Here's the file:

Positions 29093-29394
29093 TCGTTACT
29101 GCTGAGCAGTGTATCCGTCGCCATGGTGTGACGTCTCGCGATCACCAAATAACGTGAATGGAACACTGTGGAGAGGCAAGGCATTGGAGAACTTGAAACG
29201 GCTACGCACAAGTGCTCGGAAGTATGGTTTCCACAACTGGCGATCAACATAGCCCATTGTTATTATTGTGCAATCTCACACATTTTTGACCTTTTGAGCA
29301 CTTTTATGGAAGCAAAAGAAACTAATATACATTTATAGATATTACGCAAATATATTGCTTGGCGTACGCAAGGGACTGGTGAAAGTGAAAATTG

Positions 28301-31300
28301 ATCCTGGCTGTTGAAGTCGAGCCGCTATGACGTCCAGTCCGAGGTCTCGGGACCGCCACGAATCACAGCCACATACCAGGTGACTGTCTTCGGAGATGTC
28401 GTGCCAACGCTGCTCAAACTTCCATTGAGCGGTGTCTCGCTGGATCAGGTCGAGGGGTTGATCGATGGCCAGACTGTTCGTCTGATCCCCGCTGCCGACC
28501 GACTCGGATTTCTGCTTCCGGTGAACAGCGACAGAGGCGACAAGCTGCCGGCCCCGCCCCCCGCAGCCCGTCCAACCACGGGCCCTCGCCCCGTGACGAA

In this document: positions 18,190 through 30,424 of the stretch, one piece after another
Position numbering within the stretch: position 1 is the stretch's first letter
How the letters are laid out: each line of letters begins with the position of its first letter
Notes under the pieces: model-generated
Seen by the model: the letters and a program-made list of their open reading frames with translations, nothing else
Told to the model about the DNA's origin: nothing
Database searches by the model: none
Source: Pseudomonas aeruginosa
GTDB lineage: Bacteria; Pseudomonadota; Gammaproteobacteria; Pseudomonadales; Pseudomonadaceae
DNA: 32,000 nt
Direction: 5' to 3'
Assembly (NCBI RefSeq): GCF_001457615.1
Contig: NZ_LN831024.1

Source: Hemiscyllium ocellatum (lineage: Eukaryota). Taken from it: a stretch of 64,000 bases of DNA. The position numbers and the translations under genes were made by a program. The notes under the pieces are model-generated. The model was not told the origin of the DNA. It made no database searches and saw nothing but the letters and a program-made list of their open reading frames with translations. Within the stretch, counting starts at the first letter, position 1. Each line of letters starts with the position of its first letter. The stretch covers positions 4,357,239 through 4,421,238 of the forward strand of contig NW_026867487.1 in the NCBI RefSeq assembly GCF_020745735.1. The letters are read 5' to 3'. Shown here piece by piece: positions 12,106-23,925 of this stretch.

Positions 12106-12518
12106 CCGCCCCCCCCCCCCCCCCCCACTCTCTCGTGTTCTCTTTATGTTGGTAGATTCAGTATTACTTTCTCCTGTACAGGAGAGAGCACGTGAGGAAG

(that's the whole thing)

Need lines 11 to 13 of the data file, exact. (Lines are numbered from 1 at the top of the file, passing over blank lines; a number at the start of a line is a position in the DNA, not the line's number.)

Position numbering within the stretch: position 1 is the stretch's first letter
How the letters are laid out: each line of letters begins with the position of its first letter
Notes under the pieces: model-generated